The Ohio Department of Health (ODH) declared a statewide community outbreak of hepatitis A in June 2018 after observing an increase in cases. Hepatitis A is a vaccine-preventable liver disease that usually spreads when a person ingests fecal matter ― even in microscopic amounts ― from contact with objects, food or drinks contaminated by the stool of an infected person. Hepatitis A can also be spread from close personal contact with an infected person, such as through sex. The statewide community outbreak is spread through person-to-person contact.
In May 2019, the Centers for Disease Control and Prevention (CDC) provided an updated case definition resulting in an increase in the number of outbreak cases in Ohio. ODH and local health departments continue to investigate reported hepatitis A cases.
The high-risk populations for hepatitis A in this outbreak include:
- People who use drugs (injection or non-injection).
- People experiencing unstable housing or homelessness.
- People who are currently or were recently incarcerated.
- Men who have sex with men (MSM).
- People with chronic liver disease, including cirrhosis, hepatitis B, or hepatitis C.
Symptoms of hepatitis A include fatigue, low appetite, stomach pain, nausea, clay-colored stools and jaundice. People with hepatitis A can experience mild illness lasting a few weeks to severe illness lasting several months.
People who believe that they are at high risk for hepatitis A infection should contact their healthcare provider or local health department for information about vaccination. People who know that they have been exposed to someone with hepatitis A should contact their healthcare provider or local health department to discuss post-exposure vaccination options. Individuals who experience symptoms of hepatitis A should contact their healthcare provider. Find a local health department in Ohio.
Outbreak Case Statistics
(Information will be updated each Monday afternoon)
Ohio Hepatitis A Outbreak Cases by County (Jan. 24, 2022):
Ohio Hepatitis A Outbreak Summary (Jan. 24, 2022):
- Number of cases: 3,762
- Illness onset range: Jan. 5, 2018 – Dec. 29, 2021.
- Age range: 1-90 years.
- Gender: 61% male.
- Number of hospitalizations: 2,344 (62%).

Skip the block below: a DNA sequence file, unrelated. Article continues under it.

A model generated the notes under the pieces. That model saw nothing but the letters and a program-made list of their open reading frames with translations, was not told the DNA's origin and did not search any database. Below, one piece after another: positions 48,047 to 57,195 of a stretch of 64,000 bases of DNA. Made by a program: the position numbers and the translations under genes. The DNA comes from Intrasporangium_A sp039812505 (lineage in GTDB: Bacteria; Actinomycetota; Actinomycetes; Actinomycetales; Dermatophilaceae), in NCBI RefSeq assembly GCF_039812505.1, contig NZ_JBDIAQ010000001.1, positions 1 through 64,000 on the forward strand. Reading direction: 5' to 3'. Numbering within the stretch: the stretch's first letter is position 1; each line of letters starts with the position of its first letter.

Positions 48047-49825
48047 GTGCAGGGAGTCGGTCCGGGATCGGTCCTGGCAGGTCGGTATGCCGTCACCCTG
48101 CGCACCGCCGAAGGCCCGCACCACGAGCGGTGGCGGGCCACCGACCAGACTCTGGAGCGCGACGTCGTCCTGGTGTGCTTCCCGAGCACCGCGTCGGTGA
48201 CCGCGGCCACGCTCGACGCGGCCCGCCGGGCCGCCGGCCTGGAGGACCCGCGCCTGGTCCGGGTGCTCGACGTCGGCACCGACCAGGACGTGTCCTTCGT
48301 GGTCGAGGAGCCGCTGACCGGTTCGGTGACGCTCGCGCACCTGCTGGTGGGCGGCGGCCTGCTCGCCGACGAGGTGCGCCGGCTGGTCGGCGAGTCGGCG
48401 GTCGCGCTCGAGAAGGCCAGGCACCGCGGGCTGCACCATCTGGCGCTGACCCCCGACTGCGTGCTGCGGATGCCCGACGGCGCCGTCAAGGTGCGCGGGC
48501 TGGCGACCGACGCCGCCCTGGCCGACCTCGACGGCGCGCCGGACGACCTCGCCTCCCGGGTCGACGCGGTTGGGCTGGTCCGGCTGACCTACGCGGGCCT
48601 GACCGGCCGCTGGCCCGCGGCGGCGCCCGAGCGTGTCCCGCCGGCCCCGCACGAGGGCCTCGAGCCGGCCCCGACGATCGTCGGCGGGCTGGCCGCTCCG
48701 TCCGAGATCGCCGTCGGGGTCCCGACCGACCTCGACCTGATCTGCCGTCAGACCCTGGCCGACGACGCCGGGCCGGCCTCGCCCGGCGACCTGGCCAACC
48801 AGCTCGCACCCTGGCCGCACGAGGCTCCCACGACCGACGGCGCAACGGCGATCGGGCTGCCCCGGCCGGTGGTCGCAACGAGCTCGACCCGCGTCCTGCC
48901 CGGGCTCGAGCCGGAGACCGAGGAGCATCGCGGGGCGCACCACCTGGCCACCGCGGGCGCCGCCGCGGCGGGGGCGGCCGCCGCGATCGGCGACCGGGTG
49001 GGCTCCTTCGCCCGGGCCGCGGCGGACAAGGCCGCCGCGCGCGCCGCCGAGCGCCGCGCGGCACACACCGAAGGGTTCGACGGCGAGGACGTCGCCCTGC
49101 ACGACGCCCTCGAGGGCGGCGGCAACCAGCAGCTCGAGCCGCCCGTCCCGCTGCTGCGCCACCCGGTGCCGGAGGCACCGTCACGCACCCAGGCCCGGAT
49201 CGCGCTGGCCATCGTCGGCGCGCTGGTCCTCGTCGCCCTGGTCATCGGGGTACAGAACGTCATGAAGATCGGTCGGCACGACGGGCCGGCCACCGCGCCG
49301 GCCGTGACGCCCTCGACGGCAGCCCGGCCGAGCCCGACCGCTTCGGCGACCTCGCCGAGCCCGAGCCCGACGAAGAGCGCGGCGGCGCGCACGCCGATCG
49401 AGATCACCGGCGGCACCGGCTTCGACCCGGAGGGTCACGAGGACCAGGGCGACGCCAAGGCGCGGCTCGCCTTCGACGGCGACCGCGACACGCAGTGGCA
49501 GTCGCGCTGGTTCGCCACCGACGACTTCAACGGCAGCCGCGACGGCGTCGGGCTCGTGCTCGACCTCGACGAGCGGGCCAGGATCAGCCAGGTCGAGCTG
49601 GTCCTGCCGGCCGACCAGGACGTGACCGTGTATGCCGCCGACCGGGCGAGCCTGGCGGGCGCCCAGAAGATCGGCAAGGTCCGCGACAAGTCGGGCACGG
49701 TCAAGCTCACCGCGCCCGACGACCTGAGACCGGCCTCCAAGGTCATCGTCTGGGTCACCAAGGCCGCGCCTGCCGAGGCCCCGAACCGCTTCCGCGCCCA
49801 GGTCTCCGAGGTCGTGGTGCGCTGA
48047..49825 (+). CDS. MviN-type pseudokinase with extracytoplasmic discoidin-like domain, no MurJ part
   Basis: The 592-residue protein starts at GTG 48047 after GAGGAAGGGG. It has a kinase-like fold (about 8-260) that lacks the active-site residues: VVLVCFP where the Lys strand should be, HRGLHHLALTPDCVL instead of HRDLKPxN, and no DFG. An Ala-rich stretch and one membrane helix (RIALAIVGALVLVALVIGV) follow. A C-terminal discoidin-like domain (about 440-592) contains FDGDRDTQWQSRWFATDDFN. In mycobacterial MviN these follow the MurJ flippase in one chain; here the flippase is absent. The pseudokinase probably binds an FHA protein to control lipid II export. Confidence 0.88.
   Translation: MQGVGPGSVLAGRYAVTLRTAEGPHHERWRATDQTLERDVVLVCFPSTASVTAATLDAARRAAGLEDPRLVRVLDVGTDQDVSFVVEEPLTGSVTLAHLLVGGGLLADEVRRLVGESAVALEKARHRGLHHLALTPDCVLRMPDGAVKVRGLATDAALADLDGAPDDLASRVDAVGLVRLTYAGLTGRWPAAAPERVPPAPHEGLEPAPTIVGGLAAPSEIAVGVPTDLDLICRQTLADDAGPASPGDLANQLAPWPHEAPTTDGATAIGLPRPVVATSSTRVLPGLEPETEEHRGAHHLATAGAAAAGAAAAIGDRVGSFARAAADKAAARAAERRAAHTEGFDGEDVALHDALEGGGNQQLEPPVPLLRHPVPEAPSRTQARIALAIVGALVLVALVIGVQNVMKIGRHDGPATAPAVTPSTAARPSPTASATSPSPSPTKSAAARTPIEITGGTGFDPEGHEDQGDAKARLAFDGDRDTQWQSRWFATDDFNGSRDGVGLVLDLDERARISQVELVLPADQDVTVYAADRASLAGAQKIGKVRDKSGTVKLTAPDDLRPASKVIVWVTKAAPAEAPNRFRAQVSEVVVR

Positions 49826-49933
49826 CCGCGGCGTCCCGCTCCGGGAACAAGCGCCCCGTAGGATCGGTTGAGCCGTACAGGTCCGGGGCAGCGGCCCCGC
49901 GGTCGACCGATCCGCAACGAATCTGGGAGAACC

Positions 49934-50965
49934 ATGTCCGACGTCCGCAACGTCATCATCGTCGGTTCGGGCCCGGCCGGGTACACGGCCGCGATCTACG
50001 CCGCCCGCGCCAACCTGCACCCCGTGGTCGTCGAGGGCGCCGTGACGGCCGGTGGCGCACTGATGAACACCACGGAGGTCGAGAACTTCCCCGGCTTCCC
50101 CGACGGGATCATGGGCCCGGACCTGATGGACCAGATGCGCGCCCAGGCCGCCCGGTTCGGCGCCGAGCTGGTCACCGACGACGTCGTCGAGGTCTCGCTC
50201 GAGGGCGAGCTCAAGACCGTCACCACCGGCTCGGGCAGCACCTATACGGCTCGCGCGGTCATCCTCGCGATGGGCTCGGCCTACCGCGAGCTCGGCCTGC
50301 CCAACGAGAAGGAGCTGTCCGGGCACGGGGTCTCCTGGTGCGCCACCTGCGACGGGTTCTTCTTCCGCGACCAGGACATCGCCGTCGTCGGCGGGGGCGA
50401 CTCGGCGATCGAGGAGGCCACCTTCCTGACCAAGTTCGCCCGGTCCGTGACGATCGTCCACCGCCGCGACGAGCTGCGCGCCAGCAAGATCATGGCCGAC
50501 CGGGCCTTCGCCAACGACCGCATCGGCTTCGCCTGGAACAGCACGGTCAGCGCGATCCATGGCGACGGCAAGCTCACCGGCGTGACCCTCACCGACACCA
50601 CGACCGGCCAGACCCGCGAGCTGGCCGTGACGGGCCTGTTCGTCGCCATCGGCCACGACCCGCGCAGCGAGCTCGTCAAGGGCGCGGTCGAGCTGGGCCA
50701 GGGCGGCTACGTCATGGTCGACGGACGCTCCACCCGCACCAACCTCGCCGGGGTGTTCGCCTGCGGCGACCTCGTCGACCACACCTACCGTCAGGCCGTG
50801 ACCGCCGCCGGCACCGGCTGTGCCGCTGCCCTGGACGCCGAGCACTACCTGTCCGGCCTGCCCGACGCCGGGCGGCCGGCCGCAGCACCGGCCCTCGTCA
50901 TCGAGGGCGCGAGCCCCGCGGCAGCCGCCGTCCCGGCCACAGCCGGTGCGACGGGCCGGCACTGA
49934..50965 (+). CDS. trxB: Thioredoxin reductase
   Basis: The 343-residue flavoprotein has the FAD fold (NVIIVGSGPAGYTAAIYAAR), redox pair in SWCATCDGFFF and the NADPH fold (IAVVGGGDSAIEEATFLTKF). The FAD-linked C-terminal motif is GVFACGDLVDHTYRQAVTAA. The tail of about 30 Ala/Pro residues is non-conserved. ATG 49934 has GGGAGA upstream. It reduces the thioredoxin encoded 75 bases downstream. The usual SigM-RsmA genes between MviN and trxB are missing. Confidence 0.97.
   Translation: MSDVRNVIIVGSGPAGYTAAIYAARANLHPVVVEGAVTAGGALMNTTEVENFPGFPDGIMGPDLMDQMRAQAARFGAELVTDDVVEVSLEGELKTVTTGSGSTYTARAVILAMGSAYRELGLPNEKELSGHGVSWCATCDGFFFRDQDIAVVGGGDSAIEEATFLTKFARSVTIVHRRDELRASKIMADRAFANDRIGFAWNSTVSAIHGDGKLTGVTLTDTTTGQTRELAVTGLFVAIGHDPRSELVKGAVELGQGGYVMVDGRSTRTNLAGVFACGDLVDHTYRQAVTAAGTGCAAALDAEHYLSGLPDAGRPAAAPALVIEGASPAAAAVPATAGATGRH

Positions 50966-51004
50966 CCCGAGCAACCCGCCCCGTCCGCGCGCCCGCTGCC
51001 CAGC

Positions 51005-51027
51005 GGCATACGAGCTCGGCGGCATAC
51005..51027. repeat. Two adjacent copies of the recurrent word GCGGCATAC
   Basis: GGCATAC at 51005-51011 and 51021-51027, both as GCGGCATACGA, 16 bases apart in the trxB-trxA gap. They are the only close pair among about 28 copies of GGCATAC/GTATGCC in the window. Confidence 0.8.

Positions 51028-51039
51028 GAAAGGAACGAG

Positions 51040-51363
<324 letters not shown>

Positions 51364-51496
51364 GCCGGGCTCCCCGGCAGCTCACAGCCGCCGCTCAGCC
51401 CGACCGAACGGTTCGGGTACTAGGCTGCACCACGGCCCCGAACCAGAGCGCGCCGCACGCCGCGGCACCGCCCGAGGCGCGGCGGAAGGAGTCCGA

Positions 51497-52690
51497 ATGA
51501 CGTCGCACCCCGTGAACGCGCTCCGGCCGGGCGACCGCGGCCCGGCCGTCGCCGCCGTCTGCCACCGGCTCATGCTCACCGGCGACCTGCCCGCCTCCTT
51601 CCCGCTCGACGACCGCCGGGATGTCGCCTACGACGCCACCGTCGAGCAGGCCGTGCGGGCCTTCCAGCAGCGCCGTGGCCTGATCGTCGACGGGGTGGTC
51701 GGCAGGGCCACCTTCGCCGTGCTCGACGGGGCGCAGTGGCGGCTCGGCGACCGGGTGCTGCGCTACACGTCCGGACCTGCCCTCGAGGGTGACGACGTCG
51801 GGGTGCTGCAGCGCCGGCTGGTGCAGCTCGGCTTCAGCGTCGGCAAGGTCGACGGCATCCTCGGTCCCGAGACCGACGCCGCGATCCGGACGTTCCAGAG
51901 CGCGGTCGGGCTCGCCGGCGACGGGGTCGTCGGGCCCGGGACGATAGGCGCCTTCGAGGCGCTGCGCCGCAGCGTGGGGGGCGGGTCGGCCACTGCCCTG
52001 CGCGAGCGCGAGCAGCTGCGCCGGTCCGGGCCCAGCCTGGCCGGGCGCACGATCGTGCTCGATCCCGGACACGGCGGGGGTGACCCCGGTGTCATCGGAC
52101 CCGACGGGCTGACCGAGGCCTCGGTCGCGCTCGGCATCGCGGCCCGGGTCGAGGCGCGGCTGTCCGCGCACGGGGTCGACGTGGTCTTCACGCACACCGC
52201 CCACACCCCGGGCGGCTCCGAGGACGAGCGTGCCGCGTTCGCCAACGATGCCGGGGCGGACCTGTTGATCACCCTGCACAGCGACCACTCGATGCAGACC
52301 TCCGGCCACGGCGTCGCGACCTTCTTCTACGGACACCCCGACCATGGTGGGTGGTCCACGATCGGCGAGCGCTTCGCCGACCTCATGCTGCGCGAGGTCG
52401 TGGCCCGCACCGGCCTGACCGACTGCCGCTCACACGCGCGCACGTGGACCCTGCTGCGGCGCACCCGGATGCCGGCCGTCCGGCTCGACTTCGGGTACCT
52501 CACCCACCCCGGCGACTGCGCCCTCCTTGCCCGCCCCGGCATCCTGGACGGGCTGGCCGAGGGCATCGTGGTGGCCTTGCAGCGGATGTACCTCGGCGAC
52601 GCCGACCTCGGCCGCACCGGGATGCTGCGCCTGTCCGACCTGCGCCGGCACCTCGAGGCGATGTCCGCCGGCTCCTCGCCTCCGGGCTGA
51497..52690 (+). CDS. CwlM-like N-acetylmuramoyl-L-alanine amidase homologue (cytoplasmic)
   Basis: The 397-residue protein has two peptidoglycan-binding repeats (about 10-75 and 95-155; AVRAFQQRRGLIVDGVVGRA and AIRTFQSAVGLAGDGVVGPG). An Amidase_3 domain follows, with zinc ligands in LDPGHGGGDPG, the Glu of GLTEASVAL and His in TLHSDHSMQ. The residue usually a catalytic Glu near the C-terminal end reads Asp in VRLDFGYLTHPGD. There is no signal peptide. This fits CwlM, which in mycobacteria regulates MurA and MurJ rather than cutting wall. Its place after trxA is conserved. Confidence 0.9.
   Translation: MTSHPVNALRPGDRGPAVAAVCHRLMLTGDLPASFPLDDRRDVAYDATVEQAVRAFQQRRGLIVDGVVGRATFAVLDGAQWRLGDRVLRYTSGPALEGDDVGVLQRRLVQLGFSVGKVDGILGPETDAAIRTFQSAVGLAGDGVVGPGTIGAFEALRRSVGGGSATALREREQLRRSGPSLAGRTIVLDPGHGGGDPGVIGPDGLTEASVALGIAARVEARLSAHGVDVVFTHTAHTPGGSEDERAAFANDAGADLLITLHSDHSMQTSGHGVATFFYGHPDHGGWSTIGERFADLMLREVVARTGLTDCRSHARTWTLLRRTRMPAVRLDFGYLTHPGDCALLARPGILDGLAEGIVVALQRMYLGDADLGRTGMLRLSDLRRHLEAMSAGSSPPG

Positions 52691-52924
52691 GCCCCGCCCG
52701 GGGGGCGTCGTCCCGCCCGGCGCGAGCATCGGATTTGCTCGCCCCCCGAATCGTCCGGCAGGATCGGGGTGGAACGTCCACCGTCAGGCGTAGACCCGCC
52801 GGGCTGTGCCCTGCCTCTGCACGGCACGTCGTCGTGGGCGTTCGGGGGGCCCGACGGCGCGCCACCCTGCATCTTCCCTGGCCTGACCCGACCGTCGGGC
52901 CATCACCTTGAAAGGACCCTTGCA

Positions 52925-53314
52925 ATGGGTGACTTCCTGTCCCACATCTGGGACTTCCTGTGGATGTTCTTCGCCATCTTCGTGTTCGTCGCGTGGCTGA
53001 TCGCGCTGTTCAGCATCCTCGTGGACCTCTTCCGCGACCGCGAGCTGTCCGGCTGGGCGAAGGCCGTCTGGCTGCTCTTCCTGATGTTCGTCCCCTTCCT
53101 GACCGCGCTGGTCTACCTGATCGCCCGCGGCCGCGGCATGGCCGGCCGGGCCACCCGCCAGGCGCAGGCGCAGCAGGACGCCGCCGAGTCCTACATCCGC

- Number of deaths: 16.
- Number of counties with cases: 83 (94%).
Ohio Hepatitis A Outbreak Case Definition:
An acute illness with a discrete onset since Jan. 1, 2018, of any sign or symptom consistent with acute viral hepatitis (e.g., fever, headache, malaise, anorexia, nausea, vomiting, diarrhea and abdominal pain),
- Jaundice or elevated total bilirubin levels ≥3.0 mg/dL, OR
- Elevated serum alanine aminotransferase (ALT) levels (>200 IU/L)
- The absence of a more likely diagnosis
- Immunoglobulin M (IgM) antibody to hepatitis A virus (anti-HAV) positive, OR
- Nucleic acid amplification test (NAAT; such as PCR or genotyping) for hepatitis A virus RNA positive
- A case that meets the clinical criteria and is IgM anti-HAV positive, OR
- A case that has hepatitis A virus RNA detected by NAAT (such as PCR or genotyping), OR
- A case that meets the clinical criteria and occurs in a person who has an epidemiologic link (household contact, drug partner, or sexual contact) with a laboratory-confirmed hepatitis A case 15–50 days prior to onset of symptoms
A case will be excluded if any of the following conditions apply:
- In the absence of known risk factors (injection or non-injection drug use, men who have sex with men, homelessness, or incarceration), any case that occurs in a patient who reports travel to a country or U.S. territory with endemic hepatitis A during the 15-50 days before symptom onset, OR
- Any case that is linked to a foodborne outbreak by related sequencing, OR
- In the absence of known risk factors (injection or non-injection drug use, men who have sex with men, homelessness, or incarceration), any case that is epi-linked to a foodborne outbreak, OR
- Any case with a specimen collected within four weeks of symptom onset that is negative for HAV RNA
For more information, please call the Ohio Department of Health Bureau of Infectious Diseases at (614) 995-5599.